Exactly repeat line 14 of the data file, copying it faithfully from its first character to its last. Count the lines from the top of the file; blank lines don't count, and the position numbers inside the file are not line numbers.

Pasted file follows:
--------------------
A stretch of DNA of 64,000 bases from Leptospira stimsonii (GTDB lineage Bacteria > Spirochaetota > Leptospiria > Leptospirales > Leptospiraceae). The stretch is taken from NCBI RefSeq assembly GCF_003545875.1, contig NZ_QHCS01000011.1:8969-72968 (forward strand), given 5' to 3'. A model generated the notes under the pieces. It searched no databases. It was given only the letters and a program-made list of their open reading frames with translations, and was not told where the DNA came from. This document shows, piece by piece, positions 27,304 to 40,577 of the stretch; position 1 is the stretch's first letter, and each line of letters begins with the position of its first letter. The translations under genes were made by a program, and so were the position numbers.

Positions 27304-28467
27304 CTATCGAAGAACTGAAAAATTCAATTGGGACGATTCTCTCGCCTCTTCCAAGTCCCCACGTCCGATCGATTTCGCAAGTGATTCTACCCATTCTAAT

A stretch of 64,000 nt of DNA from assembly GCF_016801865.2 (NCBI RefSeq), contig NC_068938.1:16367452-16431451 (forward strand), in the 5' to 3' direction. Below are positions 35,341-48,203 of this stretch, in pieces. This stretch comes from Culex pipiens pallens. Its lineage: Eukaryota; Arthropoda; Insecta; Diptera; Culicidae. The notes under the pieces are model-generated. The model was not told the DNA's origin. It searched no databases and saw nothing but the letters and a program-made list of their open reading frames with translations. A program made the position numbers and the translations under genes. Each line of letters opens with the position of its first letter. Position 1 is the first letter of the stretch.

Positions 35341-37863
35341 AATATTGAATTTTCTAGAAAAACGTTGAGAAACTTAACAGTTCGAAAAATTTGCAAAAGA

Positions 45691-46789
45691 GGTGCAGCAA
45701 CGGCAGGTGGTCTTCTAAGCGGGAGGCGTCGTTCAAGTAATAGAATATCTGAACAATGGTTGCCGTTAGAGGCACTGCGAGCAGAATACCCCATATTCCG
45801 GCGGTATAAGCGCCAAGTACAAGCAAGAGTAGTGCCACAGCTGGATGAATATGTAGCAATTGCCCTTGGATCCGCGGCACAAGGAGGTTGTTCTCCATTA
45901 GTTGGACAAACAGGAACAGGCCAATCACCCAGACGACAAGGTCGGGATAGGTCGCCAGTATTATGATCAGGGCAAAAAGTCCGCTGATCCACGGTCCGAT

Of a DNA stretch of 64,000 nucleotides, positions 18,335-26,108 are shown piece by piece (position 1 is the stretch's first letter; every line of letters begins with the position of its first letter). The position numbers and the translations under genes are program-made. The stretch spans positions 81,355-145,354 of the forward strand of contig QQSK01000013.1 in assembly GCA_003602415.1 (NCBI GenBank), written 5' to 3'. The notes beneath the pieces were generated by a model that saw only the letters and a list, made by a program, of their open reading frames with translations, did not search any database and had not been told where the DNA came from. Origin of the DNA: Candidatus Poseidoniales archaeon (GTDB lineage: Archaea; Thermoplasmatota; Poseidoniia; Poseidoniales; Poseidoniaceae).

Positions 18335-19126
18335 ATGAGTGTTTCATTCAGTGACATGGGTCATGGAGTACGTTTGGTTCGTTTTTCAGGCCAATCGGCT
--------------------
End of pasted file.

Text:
18335 ATGAGTGTTTCATTCAGTGACATGGGTCATGGAGTACGTTTGGTTCGTTTTTCAGGCCAATCGGCT